“In the future, the pigments included in the masks can be replaced with useful chemical substances for human augmentation such as vitamins, antibodies or antimicrobial drugs,” Oxman says. “Imagine, for example, a wearable interface designed to guide ad-hoc antibiotic formation customized to fit the genetic makeup of its user. Or, consider smart packaging that can detect contamination, or environmentally responsive architectural skins that can respond and adapt — in real-time — to environmental cues.”

In their tests, the team used genetically modified E. coli bacteria, because these grow rapidly and are widely used and studied, but in principle other organisms could be used as well, the researchers say.

The team included Dominik Kolb, Tzu-Chieh Tang, Christopher Voigt, and Felix Moser at MIT; Ahmed Hosny at the Dana-Farber Cancer Institute of Harvard Medical School; and James Weaver at Harvard’s Wyss Institute. It was supported by the Robert Wood Johnson Foundation, Gettylab, the DARPA Engineered Living Materials agreement, and a National Security Science and Engineering Faculty Fellowship.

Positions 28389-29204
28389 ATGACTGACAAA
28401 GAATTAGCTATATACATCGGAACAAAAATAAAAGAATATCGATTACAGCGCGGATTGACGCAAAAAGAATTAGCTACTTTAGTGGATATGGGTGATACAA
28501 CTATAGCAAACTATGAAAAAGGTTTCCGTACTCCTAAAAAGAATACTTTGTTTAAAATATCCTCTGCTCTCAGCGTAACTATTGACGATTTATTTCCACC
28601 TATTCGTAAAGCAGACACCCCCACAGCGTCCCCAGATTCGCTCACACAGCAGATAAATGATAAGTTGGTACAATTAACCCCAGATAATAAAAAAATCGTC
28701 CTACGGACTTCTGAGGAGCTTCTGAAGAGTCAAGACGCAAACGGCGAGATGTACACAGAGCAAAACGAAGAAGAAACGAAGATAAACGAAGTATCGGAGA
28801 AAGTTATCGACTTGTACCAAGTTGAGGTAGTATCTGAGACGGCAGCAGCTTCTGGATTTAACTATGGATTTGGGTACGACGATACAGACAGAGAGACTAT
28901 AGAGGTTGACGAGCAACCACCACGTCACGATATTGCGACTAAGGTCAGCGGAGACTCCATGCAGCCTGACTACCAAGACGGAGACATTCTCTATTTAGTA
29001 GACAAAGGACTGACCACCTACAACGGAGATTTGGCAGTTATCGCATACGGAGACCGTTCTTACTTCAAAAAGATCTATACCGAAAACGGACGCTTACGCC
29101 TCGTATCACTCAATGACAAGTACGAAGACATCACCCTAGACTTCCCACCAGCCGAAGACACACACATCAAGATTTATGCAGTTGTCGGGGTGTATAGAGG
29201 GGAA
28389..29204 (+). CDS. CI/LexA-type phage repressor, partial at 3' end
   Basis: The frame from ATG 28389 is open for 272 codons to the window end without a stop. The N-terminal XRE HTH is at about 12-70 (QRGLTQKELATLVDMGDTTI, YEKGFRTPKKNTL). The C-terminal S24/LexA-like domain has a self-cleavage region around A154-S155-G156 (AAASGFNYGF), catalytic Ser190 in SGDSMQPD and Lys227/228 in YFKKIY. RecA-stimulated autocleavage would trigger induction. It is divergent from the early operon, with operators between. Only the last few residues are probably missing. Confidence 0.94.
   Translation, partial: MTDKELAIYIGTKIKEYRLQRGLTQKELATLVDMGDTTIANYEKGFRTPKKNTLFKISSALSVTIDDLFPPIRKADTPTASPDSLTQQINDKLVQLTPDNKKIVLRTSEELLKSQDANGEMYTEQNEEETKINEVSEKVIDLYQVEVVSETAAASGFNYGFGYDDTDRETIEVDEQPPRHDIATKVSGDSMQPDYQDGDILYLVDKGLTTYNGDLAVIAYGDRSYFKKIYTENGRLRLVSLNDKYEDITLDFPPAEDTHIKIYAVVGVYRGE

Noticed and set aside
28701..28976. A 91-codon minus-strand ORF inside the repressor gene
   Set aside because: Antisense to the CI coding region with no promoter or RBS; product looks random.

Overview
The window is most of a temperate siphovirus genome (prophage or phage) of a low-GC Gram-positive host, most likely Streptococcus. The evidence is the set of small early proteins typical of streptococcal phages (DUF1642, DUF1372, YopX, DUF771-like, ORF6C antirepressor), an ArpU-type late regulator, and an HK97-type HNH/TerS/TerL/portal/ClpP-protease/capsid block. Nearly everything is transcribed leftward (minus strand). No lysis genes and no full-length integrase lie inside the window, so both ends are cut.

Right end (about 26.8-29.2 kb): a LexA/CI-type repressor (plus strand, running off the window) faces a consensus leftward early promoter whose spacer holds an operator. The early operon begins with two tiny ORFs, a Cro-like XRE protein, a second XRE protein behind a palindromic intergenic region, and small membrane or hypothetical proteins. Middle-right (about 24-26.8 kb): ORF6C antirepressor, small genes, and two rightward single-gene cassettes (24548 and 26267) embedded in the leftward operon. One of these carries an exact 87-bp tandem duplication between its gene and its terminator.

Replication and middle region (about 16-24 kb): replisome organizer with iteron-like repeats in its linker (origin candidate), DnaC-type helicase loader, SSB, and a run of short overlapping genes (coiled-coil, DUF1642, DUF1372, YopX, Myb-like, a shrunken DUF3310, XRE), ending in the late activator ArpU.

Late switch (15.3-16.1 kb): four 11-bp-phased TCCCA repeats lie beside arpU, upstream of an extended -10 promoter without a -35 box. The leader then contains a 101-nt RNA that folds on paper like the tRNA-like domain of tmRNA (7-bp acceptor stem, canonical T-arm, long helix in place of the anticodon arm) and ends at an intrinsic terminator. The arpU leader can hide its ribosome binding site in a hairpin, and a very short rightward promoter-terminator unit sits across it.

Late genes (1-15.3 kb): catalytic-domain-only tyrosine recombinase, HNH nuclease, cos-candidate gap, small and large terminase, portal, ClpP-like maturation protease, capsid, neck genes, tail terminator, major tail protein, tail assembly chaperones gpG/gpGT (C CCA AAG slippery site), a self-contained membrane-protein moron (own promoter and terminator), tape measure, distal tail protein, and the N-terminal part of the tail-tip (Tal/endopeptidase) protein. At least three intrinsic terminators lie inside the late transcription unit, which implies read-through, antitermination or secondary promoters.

.
.
.
.
.
.
.
source:architectmagazinecom

An interdisciplinary group led by MIT Media Lab associate professor and Mediated Matter research group director Neri Oxman has developed a new method of printing 3D objects with living biological organisms, such as bacteria, to produce hybrid living materials. These HLMs could be used to create biomedical tools, such as braces customized with living cells that then produce painkillers or topical treatments, the researchers tell MIT News. During their proof-of-concept experiments, the team printed objects that precisely incorporated chemicals that would activate a response in biologically engineered microbes. A layer of these living microbes were then spray-coated onto the printed object and displayed specific colors or fluorescence in areas treated with the integrated, 3D printed chemicals. The printing platform can also produce objects with user-specified variability in material properties, such as stiffness and absorption. For this study, Oxman’s team included graduate students Rachel Soo Hoo Smith, Christoph Bader, and Sunanda Sharma; Dominik Kolb, Tzu-Chieh Tang, Christopher Voigt, and Felix Moser at MIT; Ahmed Hosny at the Dana-Farber Cancer Institute of Harvard Medical School; and James Weaver at Harvard’s Wyss Institute.
.
.
.
.
.
.
.
source:3dnativescom